New DCU GAA pitch plan ruffles feathers

Fionnuala Walsh

DCU St. Patricks Campus. Credit: Daria Jonkisz

Migratory geese are a threat to DCU’s plans to build a new astroturf GAA pitch in St. Patrick’s College.

Locals have objected to the plans for the all-weather sports facilities on the grounds that over 1,600 Brent geese flock to the fields over the winter/spring period.

DCU intends to replace the old playing fields on St. Patrick’s Campus with an artificial turf GAA pitch, an all-weather training area and cross-country tracks in the area that spans 9.6 acres.

Although the pitches are not a protected habitat, the numbers of Brent geese in Europe are “vulnerable” and are an amber listing for conservation concern in Ireland, according to Birdwatch Ireland.

Dublin City Council have put plans on hold to seek more information about the birds before granting planning permission. The application is still on an additional information request since December.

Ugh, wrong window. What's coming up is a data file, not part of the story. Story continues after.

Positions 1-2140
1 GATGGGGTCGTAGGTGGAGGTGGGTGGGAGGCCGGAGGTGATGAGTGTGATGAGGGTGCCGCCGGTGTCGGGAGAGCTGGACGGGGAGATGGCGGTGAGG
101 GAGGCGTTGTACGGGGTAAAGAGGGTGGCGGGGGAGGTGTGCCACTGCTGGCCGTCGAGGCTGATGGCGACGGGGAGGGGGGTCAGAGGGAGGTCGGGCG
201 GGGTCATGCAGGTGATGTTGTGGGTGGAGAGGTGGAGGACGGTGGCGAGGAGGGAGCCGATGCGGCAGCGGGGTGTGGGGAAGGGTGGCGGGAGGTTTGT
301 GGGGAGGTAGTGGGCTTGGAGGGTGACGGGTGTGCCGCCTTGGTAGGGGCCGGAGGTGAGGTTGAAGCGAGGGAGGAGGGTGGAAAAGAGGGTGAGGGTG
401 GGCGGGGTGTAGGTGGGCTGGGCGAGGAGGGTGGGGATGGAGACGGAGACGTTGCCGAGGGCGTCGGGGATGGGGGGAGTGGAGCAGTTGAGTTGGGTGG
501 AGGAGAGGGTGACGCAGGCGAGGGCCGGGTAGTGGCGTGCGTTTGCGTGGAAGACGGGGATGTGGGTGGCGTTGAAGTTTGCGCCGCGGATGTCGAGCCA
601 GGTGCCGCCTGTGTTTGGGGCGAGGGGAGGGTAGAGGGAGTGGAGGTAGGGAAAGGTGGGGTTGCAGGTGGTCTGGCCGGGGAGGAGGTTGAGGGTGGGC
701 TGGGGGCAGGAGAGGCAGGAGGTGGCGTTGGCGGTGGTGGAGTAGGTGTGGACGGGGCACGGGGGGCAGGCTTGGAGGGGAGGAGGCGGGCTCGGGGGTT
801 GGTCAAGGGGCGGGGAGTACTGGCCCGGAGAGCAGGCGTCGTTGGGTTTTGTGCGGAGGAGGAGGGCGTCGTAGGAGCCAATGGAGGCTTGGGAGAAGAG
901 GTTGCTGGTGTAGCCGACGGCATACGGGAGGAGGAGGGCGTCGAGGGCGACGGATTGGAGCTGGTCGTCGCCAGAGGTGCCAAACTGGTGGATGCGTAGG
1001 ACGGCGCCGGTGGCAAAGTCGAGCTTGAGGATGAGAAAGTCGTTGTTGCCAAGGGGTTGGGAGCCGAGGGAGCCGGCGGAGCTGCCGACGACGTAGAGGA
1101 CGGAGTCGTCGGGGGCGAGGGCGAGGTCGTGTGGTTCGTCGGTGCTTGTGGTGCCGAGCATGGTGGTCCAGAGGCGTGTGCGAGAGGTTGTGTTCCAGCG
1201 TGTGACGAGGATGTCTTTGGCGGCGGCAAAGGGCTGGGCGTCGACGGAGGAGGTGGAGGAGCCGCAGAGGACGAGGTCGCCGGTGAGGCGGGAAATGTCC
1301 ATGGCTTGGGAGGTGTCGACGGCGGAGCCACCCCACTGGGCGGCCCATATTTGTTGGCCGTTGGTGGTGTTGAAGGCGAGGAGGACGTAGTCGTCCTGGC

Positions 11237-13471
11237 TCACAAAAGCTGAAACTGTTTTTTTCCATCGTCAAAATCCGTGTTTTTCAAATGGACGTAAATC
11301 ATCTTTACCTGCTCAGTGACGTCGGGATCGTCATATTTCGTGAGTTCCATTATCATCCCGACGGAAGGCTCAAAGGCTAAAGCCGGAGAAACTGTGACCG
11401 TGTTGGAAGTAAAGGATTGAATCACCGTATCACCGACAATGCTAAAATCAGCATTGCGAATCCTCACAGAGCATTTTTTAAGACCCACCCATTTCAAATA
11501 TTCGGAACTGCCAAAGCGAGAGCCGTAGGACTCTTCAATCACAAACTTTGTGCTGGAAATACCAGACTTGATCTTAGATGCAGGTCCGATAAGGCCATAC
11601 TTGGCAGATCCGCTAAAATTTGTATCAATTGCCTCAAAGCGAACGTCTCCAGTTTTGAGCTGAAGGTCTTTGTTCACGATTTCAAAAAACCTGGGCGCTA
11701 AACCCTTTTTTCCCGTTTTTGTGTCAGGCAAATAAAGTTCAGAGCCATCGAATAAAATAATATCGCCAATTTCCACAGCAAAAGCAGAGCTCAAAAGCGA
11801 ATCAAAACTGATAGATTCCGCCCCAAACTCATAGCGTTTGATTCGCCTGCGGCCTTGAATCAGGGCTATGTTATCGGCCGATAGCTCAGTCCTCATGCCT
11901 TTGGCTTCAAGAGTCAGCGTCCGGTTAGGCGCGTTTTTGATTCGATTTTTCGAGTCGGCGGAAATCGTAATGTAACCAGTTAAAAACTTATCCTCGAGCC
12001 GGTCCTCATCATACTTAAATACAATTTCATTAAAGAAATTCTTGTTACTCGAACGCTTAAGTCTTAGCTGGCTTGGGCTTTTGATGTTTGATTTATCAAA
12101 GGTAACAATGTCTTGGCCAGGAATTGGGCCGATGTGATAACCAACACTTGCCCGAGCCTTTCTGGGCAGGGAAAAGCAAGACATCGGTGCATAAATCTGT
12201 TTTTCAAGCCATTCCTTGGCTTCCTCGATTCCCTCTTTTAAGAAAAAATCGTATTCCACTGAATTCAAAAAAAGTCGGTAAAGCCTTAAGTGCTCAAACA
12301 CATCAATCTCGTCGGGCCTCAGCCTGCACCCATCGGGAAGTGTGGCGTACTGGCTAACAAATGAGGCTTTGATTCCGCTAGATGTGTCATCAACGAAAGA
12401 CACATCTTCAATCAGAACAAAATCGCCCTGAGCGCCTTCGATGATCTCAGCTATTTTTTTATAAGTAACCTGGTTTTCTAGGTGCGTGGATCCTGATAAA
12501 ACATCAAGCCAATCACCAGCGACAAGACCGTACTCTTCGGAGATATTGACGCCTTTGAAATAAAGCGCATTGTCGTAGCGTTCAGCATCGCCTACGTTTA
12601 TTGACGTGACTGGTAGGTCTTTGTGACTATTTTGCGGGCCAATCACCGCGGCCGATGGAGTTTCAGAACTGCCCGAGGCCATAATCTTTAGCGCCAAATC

“They will have to respond by early March or it will be invalidated,” according to a planning department spokesperson.

Around 40,000 of the small, dark geese spend winters in Ireland, mostly in the coastal and bay regions. “The birds like to feed on grassland which explains why they can be found on sport pitches like those in Drumcondra,” birdwatch researcher Helen Boland told The Times.

“DCU has been asked for additional information in support of a number of the aspects of its planning application by Dublin City Council which it will be provided by April next,” said Declan Raftery, Chief Operations Officer for DCU.

Fionnuala Walsh